Iran opposition leader Mousavi hospitalised, aide says
DUBAI (Reuters) - Leading Iranian opposition figure Mirhossein Mousavi, under house arrest for more than a year, was taken to hospital on Thursday for treatment for a heart problem, one of his former senior advisors said.
Mousavi and fellow reformist Mehdi Karoubi ran for election against President Mahmoud Ahmadinejad in June 2009 and became figureheads for the large protests that followed by Iranians who accused authorities of rigging the vote to bring back the hardline incumbent.
The government denied any vote wrong-doing and said Iran's foreign enemies had plotted to overthrow the country's leaders by stirring up the protests, the biggest opposition demonstrations since the 1979 revolution.
"Mousavi was taken to the hospital this morning after his blood vessels became blocked," said Ardeshir Amir Arjomand, a senior advisor to Mousavi during his presidential campaign and leading exiled opposition figure.
"He has not been feeling well since last night, but the security forces did not take him to the hospital until this morning because they wanted to install cameras there," Arjomand told Reuters by telephone from Paris.
Mousavi, his wife Zahra Rahnavard and Karoubi have been held incommunicado since February last year when the two leaders called their supporters onto the streets for a rally in support of uprisings in the Arab world - the first demonstrations by their pro-reform "Green movement" since street protests were crushed by security forces at the end of 2009.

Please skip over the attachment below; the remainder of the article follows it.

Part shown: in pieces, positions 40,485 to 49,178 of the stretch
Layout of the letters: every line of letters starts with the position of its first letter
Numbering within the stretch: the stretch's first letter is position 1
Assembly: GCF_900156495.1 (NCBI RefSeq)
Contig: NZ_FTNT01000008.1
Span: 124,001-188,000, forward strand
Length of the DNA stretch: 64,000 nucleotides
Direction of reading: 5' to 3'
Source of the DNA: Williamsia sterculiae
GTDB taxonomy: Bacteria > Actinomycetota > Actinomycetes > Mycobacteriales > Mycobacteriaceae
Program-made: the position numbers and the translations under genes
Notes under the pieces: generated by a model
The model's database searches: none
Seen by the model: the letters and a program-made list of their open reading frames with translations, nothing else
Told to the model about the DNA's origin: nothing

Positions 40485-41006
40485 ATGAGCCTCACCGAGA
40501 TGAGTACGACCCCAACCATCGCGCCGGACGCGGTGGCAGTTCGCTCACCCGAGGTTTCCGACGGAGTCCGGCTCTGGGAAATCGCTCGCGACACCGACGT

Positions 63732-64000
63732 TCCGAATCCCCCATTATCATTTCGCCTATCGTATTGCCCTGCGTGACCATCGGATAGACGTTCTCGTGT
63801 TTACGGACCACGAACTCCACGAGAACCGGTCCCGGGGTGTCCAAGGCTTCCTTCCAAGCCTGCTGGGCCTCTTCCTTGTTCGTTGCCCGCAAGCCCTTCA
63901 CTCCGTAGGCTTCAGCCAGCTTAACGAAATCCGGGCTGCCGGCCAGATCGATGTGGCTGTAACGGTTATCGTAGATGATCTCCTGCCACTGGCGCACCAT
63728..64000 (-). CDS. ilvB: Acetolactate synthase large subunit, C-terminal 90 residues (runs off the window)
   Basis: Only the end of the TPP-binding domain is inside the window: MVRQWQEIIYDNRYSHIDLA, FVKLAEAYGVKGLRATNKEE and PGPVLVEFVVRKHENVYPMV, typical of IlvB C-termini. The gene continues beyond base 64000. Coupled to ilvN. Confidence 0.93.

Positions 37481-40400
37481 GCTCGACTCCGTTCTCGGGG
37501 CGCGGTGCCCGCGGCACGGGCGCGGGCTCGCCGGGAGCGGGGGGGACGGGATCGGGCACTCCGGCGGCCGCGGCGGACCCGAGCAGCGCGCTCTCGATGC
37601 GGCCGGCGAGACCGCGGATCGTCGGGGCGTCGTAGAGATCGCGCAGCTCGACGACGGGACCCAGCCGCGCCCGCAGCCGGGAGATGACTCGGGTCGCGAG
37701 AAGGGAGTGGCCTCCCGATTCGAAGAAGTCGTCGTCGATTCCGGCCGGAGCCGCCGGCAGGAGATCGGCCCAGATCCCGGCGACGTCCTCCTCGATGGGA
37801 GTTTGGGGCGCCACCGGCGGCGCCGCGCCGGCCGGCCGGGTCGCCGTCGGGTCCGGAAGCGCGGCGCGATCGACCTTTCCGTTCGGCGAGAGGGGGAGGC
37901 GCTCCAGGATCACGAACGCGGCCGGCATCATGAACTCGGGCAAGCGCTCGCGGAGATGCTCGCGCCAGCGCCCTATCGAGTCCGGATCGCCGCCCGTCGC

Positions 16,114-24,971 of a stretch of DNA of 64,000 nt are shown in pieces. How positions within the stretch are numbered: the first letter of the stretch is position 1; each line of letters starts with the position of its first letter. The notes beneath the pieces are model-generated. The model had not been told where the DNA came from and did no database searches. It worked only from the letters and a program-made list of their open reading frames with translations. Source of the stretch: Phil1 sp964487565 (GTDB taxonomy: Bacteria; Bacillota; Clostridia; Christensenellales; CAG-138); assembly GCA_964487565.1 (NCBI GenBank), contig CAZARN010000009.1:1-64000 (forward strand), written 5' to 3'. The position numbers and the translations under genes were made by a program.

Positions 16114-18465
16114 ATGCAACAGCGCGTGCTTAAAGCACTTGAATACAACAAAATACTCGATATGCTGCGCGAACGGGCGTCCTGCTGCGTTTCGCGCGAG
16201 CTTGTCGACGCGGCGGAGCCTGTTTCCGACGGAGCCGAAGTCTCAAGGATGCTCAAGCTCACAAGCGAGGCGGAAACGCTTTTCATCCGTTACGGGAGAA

Since then, the two opposition leaders have not been seen in public.
Months after the 2009 election, members of parliament called for the pair to be tried and hanged but the authorities chose to isolate rather than officially arrest them, wary of angering their supporters.
Arjomand said the families of the two opposition figures had been under "severe and inhumane pressure" in recent months.
"Mr. Mousavi did not suffer from any illness prior to his house arrest. He and his family have been under a lot of pressure but he has stood firm ... The same is true for Mr. Karoubi and his family."
Arjomand also called on United Nations Secretary General Ban Ki-moon and other leaders to demand a meeting with the imprisoned opposition leaders when they travel to Iran in the coming week for a summit of 120 developing nations.
(Reporting by Yeganeh Torbati; Editing by Jon Hemming)
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